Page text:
4. Your gluten knowledge comes from Natural News, The Food Babe, or other pseudoscience website. Your knowledge of gluten should come from your physician, preferably an allergist, and with additional information from a science-based national or international celiac disease organization. It’s easy to diagnose celiac disease or a wheat gluten allergy. If you have some other type of gluten sensitivity, it’s important that your physician establish that it is real or not related to a more serious chronic disease.
  5. You claim you feel better without gluten. Someone with a real gluten sensitivity didn’t develop it when they turned 30. It’s something that mostly (but not always) shows up in childhood, and a real celiac disease child won’t say they feel better without gluten, they’ll say how horrible it is when they accidentally consume it. It’s not some new age therapy with intangible results like “I can’t point it out, but I just feel like a new person.” Real gluten sensitivity means if you have gluten, you want to rip your intestines out of your body without anesthesia.
  6. You say that it’s easy to eliminate gluten. No it isn’t. And it’s not eliminating 99% of gluten, it’s eliminating 100% of any gluten anywhere. It’s very difficult to do. It takes time to do shopping (parents of celiac children are obsessive about food labels). It means supplementing your diet with other protein and with micronutrients that are missing when you remove the gluten. It’s asking a waiter or caterer whether any gluten products even touch the food or is used in some sauce. It’s being preoccupied with every aspect of your diet, while worrying if the next food item is going to cause massive pain and discomfort. This isn’t easy, it sounds pretty close to impossible, and that’s why if you say it is easy, you’re probably do not have any type of gluten sensitivity.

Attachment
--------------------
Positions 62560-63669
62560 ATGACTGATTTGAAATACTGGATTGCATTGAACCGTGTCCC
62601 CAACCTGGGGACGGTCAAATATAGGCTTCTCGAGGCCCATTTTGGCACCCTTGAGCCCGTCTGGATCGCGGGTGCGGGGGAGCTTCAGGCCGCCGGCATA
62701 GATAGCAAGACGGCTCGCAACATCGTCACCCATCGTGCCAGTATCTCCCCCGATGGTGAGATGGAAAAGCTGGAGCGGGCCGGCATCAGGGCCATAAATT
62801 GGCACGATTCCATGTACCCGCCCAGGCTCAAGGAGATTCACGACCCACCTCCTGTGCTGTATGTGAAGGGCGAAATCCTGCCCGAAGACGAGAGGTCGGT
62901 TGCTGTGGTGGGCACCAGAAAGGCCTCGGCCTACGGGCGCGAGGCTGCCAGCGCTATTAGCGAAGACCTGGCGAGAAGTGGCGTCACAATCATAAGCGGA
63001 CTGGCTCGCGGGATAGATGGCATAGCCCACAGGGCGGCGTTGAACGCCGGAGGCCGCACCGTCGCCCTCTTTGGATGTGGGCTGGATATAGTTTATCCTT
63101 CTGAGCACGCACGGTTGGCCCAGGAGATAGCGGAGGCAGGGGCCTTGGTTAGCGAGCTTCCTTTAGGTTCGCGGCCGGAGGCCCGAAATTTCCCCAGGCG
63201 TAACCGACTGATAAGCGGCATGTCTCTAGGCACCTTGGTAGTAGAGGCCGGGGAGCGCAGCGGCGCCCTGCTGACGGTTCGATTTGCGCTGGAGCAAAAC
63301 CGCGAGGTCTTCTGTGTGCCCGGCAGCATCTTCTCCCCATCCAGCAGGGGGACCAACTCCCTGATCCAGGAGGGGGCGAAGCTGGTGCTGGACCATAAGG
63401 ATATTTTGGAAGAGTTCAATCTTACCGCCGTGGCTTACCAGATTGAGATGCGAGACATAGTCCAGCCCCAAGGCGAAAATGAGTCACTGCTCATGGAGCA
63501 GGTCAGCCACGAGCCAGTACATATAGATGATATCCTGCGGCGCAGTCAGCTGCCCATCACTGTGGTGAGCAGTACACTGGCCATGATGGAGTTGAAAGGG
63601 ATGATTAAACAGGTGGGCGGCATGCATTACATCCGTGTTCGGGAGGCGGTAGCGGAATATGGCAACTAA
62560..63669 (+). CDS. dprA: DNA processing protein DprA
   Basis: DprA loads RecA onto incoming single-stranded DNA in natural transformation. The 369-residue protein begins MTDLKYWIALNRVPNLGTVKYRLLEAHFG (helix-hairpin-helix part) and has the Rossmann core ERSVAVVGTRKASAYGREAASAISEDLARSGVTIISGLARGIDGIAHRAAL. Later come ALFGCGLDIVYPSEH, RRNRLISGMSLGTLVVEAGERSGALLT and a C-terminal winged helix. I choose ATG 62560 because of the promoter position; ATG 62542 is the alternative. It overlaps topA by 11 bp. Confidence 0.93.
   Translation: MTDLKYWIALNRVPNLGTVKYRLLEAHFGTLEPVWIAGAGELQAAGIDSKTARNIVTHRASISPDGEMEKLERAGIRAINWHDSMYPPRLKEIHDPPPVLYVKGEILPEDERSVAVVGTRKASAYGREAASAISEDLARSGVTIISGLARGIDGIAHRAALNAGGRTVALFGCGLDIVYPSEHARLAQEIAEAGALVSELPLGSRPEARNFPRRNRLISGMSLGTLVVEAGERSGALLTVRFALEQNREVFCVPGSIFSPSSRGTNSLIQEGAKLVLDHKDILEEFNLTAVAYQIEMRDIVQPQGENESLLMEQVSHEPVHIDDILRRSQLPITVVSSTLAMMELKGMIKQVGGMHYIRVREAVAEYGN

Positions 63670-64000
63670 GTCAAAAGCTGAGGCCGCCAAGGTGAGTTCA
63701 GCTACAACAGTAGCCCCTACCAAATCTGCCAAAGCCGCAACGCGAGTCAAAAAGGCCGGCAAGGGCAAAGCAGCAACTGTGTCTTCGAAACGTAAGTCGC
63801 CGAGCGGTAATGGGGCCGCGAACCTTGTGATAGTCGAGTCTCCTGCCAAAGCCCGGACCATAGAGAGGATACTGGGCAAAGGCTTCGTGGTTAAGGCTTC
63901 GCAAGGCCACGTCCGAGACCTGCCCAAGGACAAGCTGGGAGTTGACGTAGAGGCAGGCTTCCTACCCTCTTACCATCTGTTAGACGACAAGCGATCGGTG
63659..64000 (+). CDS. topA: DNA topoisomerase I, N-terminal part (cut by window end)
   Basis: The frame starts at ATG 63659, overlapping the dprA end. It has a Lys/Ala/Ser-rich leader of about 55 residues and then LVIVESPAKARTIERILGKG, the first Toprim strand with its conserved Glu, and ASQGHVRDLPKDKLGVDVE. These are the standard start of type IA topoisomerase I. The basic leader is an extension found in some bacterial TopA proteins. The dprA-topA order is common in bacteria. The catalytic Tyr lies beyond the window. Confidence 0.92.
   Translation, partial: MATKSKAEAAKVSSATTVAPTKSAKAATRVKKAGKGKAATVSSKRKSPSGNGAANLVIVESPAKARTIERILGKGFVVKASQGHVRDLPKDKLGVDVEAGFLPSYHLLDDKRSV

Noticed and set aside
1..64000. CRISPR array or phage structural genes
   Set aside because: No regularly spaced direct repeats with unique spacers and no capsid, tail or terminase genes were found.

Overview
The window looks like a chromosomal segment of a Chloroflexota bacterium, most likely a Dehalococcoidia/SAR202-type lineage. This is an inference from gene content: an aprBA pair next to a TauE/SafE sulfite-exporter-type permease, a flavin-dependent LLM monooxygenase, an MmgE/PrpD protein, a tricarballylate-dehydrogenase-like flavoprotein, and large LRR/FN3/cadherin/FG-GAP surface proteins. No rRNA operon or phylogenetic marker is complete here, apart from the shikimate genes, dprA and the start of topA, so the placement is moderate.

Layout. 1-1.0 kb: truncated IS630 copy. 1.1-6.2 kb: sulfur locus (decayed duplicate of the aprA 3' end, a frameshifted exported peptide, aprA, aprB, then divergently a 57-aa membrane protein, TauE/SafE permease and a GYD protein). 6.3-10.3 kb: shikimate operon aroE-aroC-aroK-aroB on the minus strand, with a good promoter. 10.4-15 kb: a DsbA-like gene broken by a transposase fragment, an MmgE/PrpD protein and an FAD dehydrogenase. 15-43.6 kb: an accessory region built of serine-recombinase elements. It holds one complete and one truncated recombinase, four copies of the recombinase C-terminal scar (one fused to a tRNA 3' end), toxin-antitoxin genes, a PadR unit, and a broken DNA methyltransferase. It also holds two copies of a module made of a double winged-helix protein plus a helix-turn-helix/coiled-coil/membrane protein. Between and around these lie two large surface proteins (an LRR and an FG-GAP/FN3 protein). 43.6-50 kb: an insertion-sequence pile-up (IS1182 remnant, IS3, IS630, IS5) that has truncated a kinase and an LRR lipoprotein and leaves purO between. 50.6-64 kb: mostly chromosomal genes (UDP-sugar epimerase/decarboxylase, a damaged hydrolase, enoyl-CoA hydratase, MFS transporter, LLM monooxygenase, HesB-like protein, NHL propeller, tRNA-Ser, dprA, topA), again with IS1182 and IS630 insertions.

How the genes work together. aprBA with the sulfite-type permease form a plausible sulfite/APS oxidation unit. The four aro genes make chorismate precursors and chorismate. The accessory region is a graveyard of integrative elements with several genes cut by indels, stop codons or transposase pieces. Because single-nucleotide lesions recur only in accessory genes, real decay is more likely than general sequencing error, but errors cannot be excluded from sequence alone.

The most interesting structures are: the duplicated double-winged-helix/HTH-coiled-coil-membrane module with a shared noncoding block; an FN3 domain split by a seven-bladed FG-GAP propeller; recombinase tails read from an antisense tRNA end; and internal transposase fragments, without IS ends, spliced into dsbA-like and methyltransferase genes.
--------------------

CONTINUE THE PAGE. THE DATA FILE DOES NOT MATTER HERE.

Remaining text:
All about gluten, the TL;DR version

So, if you run into anyone who exhibits any of those six signs I wrote above, you probably can place them into the category of mostly imaginary gluten sensitivity.

It’s important to note that real gluten sensitivity is a known, real disease, and its treatment is difficult. But it is very rare, and like I said, it can be easily diagnosed. Sufferers of the disease know that there’s a difference between a tiny bit of gluten in the diet and none at all–it’s painful and terrible.

Again, the benefit of this food fad is that individuals with real gluten sensitivity now have better accessibility to gluten-free foods. And that’s good. Sadly, this fad too shall pass, and then those who need it will have to search again for gluten-free foods.

Editor’s note: This article was originally published in January 2015. It has been updated to improve formatting, fix dead links, and revise some points.